In order for kids to get up early on a Saturday morning and give up cartoons, the projects need to be fun while at the same time impactful to the benefiting organization/population. We do this by putting forth a lot of time, effort, and consideration into what projects are suitable to the 5-13 age range that can be done within a 60-90 minute timeframe. Projects are often active with a variety of hands-on stations so that kids can move around, or can pick the one activity that speaks to their personality.
Because our in-person projects are done in conjunction with multiple families, kids naturally befriend another child and parents chit-chat making volunteering both functional and friendly.
Another way we work to make volunteering fun is to ensure our Kid Volunteers are prepared and not stepping into a new environment without context. In the days leading up to the volunteer project, families are sent conversation prompts so that they can prepare and discuss with their Kid Volunteers what the project is. Every in-person project starts off with a kid-friendly presentation and/or story so that Kid Volunteers know who they are helping and why their work matters. The effects of hearing from those doing the work, humanizing those who will benefit from the volunteer project and continuing the conversation at home creates a full circle, well-rounded service experience for young children.
And we always wrap up every project with a takeaway snack. (Our monthly park cleanups always include donuts!)
Kars4Kids: How do you find volunteer projects for your volunteers?
Victoria Hannley: There is a lot of behind-the-scenes time spent cultivating relationships with fellow nonprofits in order to create suitable family volunteer programs. We strive to offer families volunteer opportunities that are unique to Crafting Kind Kids, and not ones that anyone can do at any time on their own.
Kars4Kids: Are most events not just for the kids, but for the entire family? Why is that important?
Victoria Hannley: Given the young age of the volunteers, parents/grandparents/guardians are required to participate. Plus volunteering is an activity that a family can do together! It’s one of the best ways to check multiple feel-good boxes at the same time:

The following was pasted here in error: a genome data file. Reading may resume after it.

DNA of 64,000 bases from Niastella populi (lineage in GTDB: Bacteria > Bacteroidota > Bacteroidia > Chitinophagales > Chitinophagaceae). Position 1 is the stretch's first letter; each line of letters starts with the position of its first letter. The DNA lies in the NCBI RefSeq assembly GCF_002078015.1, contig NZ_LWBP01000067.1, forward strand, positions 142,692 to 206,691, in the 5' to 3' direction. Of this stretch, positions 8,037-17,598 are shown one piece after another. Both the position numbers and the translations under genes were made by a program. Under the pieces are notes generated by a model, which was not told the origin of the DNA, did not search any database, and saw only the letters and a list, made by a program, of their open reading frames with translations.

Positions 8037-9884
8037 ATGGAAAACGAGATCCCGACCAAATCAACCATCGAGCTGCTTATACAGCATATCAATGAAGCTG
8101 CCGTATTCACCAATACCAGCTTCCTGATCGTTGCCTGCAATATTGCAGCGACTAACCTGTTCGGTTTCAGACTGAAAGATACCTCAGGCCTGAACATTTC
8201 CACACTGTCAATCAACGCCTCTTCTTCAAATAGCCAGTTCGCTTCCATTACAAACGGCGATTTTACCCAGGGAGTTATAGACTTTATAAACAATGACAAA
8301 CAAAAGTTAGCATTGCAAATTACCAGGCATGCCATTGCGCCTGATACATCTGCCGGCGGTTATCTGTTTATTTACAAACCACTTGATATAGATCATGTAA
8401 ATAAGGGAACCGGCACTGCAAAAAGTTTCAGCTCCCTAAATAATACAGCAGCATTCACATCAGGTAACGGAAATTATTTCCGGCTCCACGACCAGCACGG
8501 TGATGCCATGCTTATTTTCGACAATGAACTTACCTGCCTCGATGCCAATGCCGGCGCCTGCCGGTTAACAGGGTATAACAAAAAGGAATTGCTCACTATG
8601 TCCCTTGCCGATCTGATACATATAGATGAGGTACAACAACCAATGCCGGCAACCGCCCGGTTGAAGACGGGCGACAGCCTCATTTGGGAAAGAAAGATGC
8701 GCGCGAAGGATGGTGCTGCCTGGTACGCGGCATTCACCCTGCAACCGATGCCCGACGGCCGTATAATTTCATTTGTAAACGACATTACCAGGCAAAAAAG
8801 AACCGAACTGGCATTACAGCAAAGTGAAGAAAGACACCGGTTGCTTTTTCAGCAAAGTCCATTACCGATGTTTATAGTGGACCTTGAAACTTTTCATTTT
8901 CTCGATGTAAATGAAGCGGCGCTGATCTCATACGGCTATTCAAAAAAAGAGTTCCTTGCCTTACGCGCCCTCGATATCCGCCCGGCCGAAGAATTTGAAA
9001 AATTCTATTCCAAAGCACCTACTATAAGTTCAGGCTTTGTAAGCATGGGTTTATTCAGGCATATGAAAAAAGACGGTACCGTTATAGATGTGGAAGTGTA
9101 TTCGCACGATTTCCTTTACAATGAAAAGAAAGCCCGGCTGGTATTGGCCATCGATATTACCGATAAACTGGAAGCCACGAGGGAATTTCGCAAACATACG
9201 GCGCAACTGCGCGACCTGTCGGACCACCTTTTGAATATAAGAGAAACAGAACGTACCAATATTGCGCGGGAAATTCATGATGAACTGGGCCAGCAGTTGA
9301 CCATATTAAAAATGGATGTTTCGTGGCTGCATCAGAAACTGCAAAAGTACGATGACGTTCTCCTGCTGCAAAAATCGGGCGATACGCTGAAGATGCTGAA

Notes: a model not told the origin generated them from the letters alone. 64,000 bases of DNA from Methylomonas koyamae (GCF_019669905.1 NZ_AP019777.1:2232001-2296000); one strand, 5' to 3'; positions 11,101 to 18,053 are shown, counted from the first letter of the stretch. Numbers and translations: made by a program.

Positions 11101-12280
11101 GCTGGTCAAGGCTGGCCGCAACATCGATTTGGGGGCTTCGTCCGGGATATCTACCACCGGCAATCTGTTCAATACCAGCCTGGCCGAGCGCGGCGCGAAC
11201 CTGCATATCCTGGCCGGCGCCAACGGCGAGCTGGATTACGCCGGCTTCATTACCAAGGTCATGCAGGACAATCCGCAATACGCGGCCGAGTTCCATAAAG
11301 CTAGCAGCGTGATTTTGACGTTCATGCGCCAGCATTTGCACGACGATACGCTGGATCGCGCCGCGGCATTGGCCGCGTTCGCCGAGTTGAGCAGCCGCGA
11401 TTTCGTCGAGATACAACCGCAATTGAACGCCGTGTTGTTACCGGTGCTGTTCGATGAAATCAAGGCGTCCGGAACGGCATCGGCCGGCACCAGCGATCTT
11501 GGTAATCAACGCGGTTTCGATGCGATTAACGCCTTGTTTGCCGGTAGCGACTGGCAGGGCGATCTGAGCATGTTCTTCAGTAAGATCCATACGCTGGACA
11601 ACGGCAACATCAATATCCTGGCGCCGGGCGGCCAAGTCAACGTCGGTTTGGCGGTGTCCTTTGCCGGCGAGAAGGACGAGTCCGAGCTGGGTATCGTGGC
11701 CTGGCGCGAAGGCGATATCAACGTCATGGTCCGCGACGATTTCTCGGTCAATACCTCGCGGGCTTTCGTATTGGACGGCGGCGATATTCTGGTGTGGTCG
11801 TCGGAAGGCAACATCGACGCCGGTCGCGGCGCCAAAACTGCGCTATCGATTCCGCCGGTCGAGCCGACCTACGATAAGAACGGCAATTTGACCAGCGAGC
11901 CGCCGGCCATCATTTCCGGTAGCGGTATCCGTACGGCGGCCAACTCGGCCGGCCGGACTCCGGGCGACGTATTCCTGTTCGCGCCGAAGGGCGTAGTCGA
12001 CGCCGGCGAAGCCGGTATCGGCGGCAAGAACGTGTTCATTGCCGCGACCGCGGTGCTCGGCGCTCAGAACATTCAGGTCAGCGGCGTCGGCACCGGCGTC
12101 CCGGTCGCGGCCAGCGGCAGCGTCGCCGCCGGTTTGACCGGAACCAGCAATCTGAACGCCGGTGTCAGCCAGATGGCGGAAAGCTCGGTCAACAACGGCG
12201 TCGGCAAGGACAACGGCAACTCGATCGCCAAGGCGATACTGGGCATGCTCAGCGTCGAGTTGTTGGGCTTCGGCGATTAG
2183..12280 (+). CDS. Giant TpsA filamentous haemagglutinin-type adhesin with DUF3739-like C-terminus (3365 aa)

Additionally, kids learn from our example. If we model giving back, and are excited to do so, then we craft kids who will want to help, volunteer and make service a part of who they are.
Kars4Kids: How did the pandemic affect your operations?
Victoria Hannley: We launched during the pandemic! Families wore masks and adhered to an organization’s or facility’s COVID policies. Because we were all searching for ways to help and find purpose, families were thrilled to get back to in-person events, including volunteering with masks, social distancing or being outdoors.
Kars4Kids: What’s next for Crafting Kind Kids?
Victoria Hannley: At this time, Crafting Kind Kids is run solely by its founder. We are seeking parents to help lead our in-person projects, become porch drop coordinators for our at-home projects, as well as parents who are interested in becoming ambassadors as we work to build our brand throughout Tucson.
In our first year, we had almost 600 Kid Volunteers participate in an in-person and/or at-home project; collected 25 bags of park trash; bundled over 17,000 diapers for babies in need; and created almost 2000 kindness projects for local organizations. In our first year, families contributed almost $12,000 in volunteer value to our community. Our goal in 2023 is to double that impact and get more Tucson-area kids and families engaged in volunteering so we can truly change the world. ♥